Heidelberg 13x18 or 15x20 cylinder?

Hi all, We are looking at getting either one. They are about the same price. We currently have a 10x15 Kluge for scoring and die cutting but need a bigger chase size for future projects. Currently we do no letterpress printing but want to in the future. My question is do the bigger windmills register well. It has foiling on it and would love to be able to do that. A local printer has both as well as a 10x15 windmill and tells me the bigger windmills do not register as well and get the cylinder. The cylinder has the inkers but no foiling. Would I be happy with the big windmill or should I go with the cylinder and no foiling or embossing? I have ran a GTO so the cylinder should not have a steep learning curve, have never run a windmill. Thanks!

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Having operated both 12 x 18 platens and a 20 x 30 cykinder, I would definitely go for the cylinder,especially if they are about the same price.
A full size sheet on a platen can cause problems with delivery as the sheet swings, whereas the delivery on a cylinder is straight and flat.
Foiling maybe rewarding to do but can you make it profitable?

Have to agree with Bern…..Ron

Thanks for the replies. It what my gut was thinking. I was excited about getting foiling for ‘free’. The cylinder matches the size of our Speedmaster so it’s a better fit for our shop. I’ll keep dreaming of a windmill. We have a Kluge 10x15 now. Are there good reasons to keep a Kluge with a cylinder?

Thanks, Richard

Richard, foiling is cool, i put a unit on my windmill years ago, since the economy fell apart foiling has slowed way down. You can foil on your kluge, i use my kluge for blind embossing, i don’t have a hot plate and do it without heat. Dick G.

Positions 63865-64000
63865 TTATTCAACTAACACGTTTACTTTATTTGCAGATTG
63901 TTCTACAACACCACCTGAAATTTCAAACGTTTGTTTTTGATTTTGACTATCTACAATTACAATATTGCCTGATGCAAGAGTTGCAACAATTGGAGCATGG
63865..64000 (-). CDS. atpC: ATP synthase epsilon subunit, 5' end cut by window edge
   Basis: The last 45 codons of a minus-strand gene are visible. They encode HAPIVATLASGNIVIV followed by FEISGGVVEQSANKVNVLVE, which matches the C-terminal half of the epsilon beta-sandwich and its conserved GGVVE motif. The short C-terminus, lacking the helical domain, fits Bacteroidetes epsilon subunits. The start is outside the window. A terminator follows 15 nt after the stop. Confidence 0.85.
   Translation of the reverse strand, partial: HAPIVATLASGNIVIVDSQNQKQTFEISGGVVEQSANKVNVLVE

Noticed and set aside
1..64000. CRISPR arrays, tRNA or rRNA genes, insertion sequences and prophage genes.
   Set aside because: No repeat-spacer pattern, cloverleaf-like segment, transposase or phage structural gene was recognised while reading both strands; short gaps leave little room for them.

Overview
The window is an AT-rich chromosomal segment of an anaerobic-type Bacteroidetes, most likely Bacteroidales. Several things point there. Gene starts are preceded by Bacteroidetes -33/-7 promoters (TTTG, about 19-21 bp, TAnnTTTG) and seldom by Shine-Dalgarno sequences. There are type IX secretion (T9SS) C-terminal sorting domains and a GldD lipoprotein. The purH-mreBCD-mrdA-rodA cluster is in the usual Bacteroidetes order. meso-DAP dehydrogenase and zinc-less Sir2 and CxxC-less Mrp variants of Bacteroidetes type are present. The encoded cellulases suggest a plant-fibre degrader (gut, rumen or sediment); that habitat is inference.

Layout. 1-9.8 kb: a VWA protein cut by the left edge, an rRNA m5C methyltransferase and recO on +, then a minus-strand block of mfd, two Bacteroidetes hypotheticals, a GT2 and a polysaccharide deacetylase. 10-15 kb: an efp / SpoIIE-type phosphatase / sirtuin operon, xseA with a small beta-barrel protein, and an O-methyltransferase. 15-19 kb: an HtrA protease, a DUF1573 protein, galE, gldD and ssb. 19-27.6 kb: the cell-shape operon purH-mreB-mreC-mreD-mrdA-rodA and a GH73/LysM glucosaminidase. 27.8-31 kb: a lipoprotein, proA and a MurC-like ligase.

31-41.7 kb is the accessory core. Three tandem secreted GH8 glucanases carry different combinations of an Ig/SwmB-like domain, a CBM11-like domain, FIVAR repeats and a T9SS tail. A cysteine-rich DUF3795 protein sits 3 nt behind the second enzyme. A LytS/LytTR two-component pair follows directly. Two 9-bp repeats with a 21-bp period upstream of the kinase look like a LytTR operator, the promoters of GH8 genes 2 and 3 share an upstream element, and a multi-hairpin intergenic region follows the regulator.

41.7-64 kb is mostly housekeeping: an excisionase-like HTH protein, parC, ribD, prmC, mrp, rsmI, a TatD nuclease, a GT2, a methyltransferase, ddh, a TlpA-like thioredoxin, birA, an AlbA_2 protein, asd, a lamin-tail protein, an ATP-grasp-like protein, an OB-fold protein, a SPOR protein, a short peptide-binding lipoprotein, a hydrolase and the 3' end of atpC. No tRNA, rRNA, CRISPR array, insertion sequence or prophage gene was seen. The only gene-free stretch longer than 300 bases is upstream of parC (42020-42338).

There are a lot of good reasons to keep a Kluge, or other autofeeding platen around. First and foremost is the ability to run really heavy stiff stock that a cylinder might have issues with. A platen (up to a point of course) can provide more impressional “punch” than a cylinder—without the issues of slurring that will happen on a cylinder.

An Kluge is also a much better starting ground for running foil/emboss, in terms of flexibility, over a Windmill and certainly over a cylinder.

Of course there’s also numbering, short run die-cutting and weird things like printing glue (maybe better reserved for a hand fed press) for whatever oddball projects come up.

In some ways, Kluges and C&P’s have advantages over the Windmill—especially for running oversize stock and doing work and turn work (which cannot be done on a Windmill).

A well rounded shop would have at least a medium cylinder press (Miehle Vertical or small KS line Heidelberg letterpress), a 12 x 18 Kluge (or C&P with Kluge feeder), a 10 x 15 open hand press and a 10 x 15 Windmill. Of all that, the Windmill is probably the least required, partly because of it’s limited 10 x 13 image area (but handy for running long platen runs).

One of these days, I’ll get a Kluge, I can think of work for it already!

I was driving my grand daughter to church this morning and passed by a large factory that housed a print shop that closed a few years ago, there was a for rent sign on thebuilding and fresh landscaping, in the middle of the lawn was a garden with some bushes and who ever owns the building stuck a 14x22 kluge in the middle of it. I’m not going to sleep tonight thinking about it, Mike this could be your chance for a kluge. Dick G.

Probably a bit far away. Gee though, a 14 x 22. Waste of a good press. Thanks for the thought though-gotta expand the shop first!

Mike, its not too far away, just a town or two from Plymouth, Ma.

Alas, as my screen name indicate-I’m in Montana, a bit of a haul : < )). Still, perhaps for yourself? Careful, or I might enlist you as an agent to further bury myself in equipment!

Montana, why that’s only half way across the country, can’t be too far.